|The Wisheater by Amy Lynn Hess|
Prewriting is a method writers can use to dig down deep into their brains and pull out the best and most interesting ideas and opinions about a topic before they start writing about that topic.
Thinking through all of the potential topic questions and categorical breakdowns of a broad topic gives a writer time to discover and focus on an interesting angle or a unique approach to an essay about that topic. When prewriting, writers takes the time to think about their audiences, their purposes, and their own interests.
The type of thinking a writer does during the beginning prewriting stage is different from the type of thinking called for in later stages of the writing process. Prewriting calls first for divergent thinking, a process defined by the online Merriam-Webster dictionary as “creative thinking that may follow many lines of thought and tends to generate new and original solutions to problems” (n.d.). Writers should feel unfettered, not be hampered by following conventional lines of thought, and they should playfully consider the topic from all avenues aligned with their own interests and understanding before choosing their narrowed topic.
Most student writers can relate this to clustering, mind mapping, freewriting, brainstorming, and looping. When writers give these types of prewriting techniques their full and undivided energies, they find they can tap into previously unrealized and exciting ideas about any topic.
Once a writer exhausts all ideas about a topic, and then writes a little more beyond that exhaustion, he or she is ready to begin choosing the best ideas from the prewritten materials. Once the writer stops generating ideas and begins choosing the best ideas, that writer changes gears: first gear, divergent thinking to second gear, critical thinking. Critical thinking is “that mode of thinking - about any subject, content, or problem - in which the thinker improves the quality of his or her thinking by skillfully taking charge of the structures inherent in thinking and imposing intellectual standards upon them” (The Foundation for Critical Thinking, 2011).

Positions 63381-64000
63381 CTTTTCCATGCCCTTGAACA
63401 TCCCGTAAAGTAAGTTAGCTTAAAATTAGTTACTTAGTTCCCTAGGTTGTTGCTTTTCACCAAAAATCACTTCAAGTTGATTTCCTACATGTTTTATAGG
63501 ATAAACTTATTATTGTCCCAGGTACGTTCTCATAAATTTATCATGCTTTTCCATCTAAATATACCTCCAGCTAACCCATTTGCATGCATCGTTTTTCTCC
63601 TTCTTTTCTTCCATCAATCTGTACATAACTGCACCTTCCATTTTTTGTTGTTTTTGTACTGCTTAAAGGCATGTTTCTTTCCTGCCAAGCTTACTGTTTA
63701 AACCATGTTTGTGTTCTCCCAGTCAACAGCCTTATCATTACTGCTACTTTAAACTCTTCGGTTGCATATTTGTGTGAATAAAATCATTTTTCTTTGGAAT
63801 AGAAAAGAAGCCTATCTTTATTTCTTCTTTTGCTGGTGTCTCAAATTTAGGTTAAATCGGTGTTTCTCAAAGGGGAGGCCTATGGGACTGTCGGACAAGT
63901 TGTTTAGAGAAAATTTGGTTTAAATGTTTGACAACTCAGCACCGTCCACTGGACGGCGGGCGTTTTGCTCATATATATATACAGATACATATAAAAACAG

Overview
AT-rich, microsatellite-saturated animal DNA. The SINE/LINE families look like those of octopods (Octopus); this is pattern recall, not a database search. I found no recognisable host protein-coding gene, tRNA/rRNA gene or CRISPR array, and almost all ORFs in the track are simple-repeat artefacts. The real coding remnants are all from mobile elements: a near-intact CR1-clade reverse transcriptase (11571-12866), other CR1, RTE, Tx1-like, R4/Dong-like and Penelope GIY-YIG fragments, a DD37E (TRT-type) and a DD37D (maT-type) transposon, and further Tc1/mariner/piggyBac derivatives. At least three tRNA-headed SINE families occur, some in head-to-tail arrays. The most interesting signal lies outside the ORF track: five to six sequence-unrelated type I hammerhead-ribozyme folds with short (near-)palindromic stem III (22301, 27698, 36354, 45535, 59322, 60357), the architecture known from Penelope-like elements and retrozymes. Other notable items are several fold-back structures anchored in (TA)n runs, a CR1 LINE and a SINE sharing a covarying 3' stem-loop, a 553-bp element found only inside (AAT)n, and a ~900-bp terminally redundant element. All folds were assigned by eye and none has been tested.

The processes most related to this are the narrowing down of a broad topic to fit the scope of an assignment, the composition of a thesis and topic sentences, outlining, and generating or finding the best evidence to support topic sentences. It’s at this point a writer has to stop and consider how a line of thought might develop, what might convince an audience, or what sort of insight they can offer a reader.
Not Just Because I Said So
When I tell students they have to prove to me they have completed the prewriting stage of the writing process for any given essay, they groan and fuss because they think I am asking for “extra” work. However, when a writer takes the time to prewrite, really takes the time and writes well, it pays off in the end.
Writers who let the floodgates open and jot down a plethora of ideas about a topic without stopping to edit or censor any of those ideas are writers who give themselves more options for the choosing when it comes time to be choosy. Plain and simple, writers who prewrite write better and more interesting essays than writers who do not.
Want to read more about prewriting? TryPrewriting the Research Essay: Starting with "I Think"
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- Divergent thinking. (n.d.). Merriam-Webster. Retrieved from http://www.merriam-webster.com/medical/divergent%20thinking
- The Foundation for Critical Thinking. (2011). Defining critical thinking. The critical thinking community. Retrieved from http://www.criticalthinking.org/pages/defining-critical-thinking/766
Copyright Amy Lynn Hess. Please contact the author for permission to republish.